1964 Briefly Revisited: AotY (part 1)
(Abreviated) Playlist of music in this post: Spotify
If you only listen to one song: "Senor Blues" by Anita O'Day
When I think of my favorite music of the 1960s, I think of soul music. Specifically: driving bass lines, tambourine claps, and people yell-singing... essentially the song "Shotgun" and anything like it.
Booker T. & the M.G.'s released their album Green Onions during the 1964 award cycle. The lead track, also named "Green Onions", reminded me that my favorite music of the 60s is coming up and I got the most excited about it.
I also felt like the sound was sneaking up on me. Ray Charles and Stevie Wonder pinged my radar last year, but did I miss some of the transition albums that would lead to this new era? I decided to go back and revisit 1963, again.
In my re-revisiting travels, I found some singles that helped form that transition. Among them, The Contours' "Do You Love Me" was released in 1962, as was Loco-Motion, written by songwriting assassin Carole King and originally performed by her former babysitter!
I didn't look at singles for too long, because that would make this project rather overwhelming. However, here's a quick re-revisit of albums from the 1963 Album of the Year award cycle.
Aretha Franklin; The Supremes
First up is the Queen of Soul, Aretha Franklin. She's not in full-blown Queen of Soul mode, yet, which is probably why I didn't originally mention the album.[1:1] That said, a song like "It's So Heartbreaking" shows flashes of the future.
The Supremes' Meet The Supremes also doesn't have the full Shotgun sound. Songs like the lead track, "Your Heart Belongs To Me", sound like they could be a part of the Enchantment Under The Sea dance. Recording quality aside, it feels similar to "Love Is Strange" by Mickey and Sylvia, which is from 1956.
However, once again we see glimpses of the future with songs like "Buttered Popcorn".
Two more (non-soul) albums
Since we're revisiting 1963, here are two more definitely-not-soul albums that are interesting.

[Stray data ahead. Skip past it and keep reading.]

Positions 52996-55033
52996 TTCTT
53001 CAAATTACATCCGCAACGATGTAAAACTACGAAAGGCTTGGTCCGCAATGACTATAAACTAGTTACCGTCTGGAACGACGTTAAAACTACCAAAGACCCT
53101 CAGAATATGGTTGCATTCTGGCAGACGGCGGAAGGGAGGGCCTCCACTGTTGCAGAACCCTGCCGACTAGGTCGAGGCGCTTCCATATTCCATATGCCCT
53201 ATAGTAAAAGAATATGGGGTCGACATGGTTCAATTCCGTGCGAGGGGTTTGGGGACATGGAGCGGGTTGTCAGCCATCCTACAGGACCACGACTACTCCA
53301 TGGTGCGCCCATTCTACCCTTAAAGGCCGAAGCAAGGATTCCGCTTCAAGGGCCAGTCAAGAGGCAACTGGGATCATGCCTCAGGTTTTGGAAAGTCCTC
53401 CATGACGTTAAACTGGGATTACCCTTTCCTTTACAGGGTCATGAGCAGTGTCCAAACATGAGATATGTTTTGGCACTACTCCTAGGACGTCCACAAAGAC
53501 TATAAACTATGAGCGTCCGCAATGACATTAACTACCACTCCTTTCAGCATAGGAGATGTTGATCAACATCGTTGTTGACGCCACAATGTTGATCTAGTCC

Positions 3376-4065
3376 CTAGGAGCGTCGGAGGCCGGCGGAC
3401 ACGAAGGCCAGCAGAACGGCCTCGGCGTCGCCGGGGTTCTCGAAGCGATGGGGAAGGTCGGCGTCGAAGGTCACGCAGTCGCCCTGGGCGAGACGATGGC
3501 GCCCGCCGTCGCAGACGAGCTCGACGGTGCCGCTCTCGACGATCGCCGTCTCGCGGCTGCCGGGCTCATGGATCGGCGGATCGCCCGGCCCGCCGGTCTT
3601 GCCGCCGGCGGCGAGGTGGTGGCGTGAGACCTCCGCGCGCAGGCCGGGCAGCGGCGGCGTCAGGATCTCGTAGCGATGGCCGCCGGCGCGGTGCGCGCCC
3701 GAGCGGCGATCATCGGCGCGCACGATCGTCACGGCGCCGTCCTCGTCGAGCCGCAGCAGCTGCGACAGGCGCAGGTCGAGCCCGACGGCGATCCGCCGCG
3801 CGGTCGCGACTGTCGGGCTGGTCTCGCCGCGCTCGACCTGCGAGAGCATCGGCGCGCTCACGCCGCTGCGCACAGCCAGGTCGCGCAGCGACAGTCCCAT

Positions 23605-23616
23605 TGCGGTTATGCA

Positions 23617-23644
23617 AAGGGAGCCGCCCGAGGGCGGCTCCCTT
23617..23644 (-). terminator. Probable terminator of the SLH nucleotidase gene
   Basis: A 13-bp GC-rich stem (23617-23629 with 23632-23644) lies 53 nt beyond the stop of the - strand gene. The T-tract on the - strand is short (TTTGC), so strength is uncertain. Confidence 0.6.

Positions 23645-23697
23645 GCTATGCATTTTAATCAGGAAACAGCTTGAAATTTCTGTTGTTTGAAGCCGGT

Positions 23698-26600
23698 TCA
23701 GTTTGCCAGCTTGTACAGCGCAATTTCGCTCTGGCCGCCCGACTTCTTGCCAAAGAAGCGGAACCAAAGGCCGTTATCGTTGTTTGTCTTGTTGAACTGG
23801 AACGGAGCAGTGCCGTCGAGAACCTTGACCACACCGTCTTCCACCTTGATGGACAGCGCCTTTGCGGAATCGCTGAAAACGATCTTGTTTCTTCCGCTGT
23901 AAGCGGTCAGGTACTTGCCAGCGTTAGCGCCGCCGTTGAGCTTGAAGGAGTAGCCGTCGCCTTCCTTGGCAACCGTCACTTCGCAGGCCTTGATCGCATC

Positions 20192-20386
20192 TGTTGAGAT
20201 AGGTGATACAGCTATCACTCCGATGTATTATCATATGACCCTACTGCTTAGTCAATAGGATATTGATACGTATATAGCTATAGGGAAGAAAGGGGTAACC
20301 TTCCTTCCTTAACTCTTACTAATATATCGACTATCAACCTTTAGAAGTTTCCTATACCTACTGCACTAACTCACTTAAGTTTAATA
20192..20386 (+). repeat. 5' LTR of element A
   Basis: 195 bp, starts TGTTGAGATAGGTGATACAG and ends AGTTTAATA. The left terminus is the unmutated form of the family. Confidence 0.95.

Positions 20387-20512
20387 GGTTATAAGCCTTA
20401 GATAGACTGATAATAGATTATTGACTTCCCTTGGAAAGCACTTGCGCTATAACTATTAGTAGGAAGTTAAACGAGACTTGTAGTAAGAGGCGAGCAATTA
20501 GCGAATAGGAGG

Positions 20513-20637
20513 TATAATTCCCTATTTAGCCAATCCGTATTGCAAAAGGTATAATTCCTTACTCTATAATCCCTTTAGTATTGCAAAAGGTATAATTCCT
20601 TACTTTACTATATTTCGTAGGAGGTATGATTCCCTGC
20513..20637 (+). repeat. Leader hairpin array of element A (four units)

Surfer's Choice by Dick Dale and his Del-Tone's
I always knew that "Surf Rock" was a thing. I never fully processed that it was a thing with a beginning. As in, there was a time when surf rock didn't exist, then someone invented it, and then it was a thing.
I also never really processed that Surf Rock was something that actually existed as its own thing. My main exposure to Surf Rock is when a movie uses it to evoke a certain sort of feeling from the audience[1:2]. But here is an album of it, just for the sake of having an album of it. It's weird to think about. But the album is actually okay.
All The Sad Young Men by Anita O'Day
I'm not exactly sure why, but I like this album a surprising amount. If I figure it out, I'll let you know.
We'll talk about this more in part two, but really, guys? 1964 is a really weird list of nominees.
In the Grammys' defense, Barbra Streisand's album was the strongest of the 1964 nominee list, and it did win the award.
In their complete non-defense, this is the second straight year they've basically had a list of nonsense.
It's similar to when I first heard the "falling in love" music in its natural habitat: Tchaikovsky's Romeo and Juliet (which is great, for the record). Prior to that point, I only knew it as the music that plays when falling in love happens, and mostly as a parody... like in a pizza commercial or something. ↩︎ ↩︎ ↩︎